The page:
Risk Management ArchitectureInadequate analysis of incremental risks introduced by cloud Lack of independent assessment of cloud solution Insufficient expertise in auditing cloud environment

Unauthorized access to data storage through underlying cloud technology Inability to monitor data integrity inside cloud storage Failure to properly retain data due to complexity of multiple cloud data stores

Project Management

Lack of proper isolation for sensitive data due to multitenancy in cloud Lack of configurability and customization of cloud architecture Inability to use best-ofbreed technologies Unacceptable performance degradation due to increased network or system latency Failure to engineer cloud applications to leverage scalability offered by the cloud

Access Management

Resource Provisioning Monitoring

Data Transfer

Poorly defined roles and responsibilities of cloud participants Unresponsiveness in cloud provider communications due to customer volume


Failure to implement proper access controls for cloud management interfaces Inadequate logical access control options due to cloud service immaturity Inability to restrict access or implement segregation of duties for cloud provider staff

Cloud Provider Continuity

OperationsLack of performance monitoring mechanisms beyond cloud provider reports Inability to use third parties to assess cloud provider performance

Application Security

Noncompliance with data privacy laws due to cross-jurisdictional data transfer Inability to integrate data loss prevention technology with cloud solution

Failure to formally define maximum available cloud resources

Inability to test cloud continuity and disaster recovery plans Lack of continuity plan for cloud provider failure, acquisition, or change in service strategy Failure to establish source code escrow agreement for proprietary software

Inadequate monitoring of cloud resource utilization IT operational processes not updated to reflect unique cloud computing risks Lower availability of cloud service than prescribed by the SLA due to provider oversubscription Inability to provide adequate level of service globally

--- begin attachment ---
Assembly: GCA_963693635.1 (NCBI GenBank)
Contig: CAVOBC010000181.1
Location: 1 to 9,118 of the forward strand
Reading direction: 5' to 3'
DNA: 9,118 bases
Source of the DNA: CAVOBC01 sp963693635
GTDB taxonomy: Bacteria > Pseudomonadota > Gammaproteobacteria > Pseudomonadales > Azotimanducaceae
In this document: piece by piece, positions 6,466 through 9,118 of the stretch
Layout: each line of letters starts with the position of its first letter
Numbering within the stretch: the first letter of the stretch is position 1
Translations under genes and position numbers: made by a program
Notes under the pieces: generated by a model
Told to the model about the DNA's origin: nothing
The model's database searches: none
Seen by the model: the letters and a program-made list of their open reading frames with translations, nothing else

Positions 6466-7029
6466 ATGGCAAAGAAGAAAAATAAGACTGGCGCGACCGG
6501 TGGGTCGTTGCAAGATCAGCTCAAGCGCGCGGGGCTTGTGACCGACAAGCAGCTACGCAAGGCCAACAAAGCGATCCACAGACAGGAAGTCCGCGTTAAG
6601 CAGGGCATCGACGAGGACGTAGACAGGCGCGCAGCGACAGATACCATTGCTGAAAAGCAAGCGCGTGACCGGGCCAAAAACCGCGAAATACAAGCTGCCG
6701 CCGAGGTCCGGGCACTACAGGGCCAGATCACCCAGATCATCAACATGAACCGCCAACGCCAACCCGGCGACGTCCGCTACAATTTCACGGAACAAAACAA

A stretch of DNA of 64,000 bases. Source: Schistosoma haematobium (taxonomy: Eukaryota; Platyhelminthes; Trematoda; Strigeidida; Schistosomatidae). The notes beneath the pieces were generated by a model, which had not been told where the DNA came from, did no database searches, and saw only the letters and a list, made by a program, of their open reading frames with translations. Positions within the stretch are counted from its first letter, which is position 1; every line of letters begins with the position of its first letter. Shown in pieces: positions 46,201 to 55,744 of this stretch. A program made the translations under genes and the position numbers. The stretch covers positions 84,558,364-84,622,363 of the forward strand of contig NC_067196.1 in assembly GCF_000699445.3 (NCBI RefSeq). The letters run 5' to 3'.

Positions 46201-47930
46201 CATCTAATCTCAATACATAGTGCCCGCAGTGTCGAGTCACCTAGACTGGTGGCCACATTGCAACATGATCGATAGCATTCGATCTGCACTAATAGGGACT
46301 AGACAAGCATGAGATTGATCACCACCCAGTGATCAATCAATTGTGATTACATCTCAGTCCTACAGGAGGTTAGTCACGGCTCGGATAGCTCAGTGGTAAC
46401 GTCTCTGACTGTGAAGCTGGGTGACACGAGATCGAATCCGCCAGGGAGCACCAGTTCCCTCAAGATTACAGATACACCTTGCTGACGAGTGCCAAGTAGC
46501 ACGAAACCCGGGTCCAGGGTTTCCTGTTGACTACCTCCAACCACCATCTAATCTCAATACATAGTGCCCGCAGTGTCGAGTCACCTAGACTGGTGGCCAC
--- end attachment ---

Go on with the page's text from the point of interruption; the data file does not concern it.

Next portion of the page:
Inadequate records management, preservation, retention, and disposal policies Failure to consider digital evidence and ediscovery issues in contracts Unauthorized exposure of data at cloud locations with unpredictable legal environment


Network Security

Inability to independently test application security Circumvention of application access controls by cloud provider staff Failure to secure interfaces between variety of cloud-based and traditional applications Inadequate facilities to capture and store application logs

Incident Management

Inability to demonstrate compliance with regulatory requirements Limitations on ability to monitor compliance of cloud components Changing compliance landscape due to evolving regulations and standards Noncompliance with multijurisdictional data privacy laws due to lack of visibility into data location

Compromise of cloud management interfaces due to targeted attacks Failure to secure network traffic between distributed cloud components Exposure to distributeddenial-ofservice attacks against publicfacing cloud interfaces Lack of defense against attacks originating from within the cloud environment

Data Disposal

Delayed data breach notification due to complex identification of affected customers Ineffective incident investigation due to impermanence of virtual systems Failure to limit incident spill-over to other cloud tenants Inability to troubleshoot performance issues due to continuous environment changes

Gap between providers nonperformance vs. business impact of service disruption


Failure to remove data from multiple cloud data stores Insecure deletion of data from multiple-use hardware resources

Supply Chain Continuity

Vendor Lock-in

Interruption of cloud services due to critical subcontractor failure

Physical and Environmental

High cost of migrating cloud-resident technology due to proprietary architecture Complexity in architecting technical solutions that minimize vendor lock-in Failure to plan for cloud portability and interoperability Lack of agreed upon exit obligations for both provider and customer

Lack of internal controls for financial processes and transactions in the cloud Failure to control cloud expenses due to ease of proliferation of cloud usage Economic denial-ofservice by exhausting metered cloud resources


Lack of controls to prevent cloud provider from accessing encryption keys Poorly implemented encryption and key management due to cloud service immaturity

Inadequate physical and environmental safeguards for cloud locations

Increased data loss for multiple customers from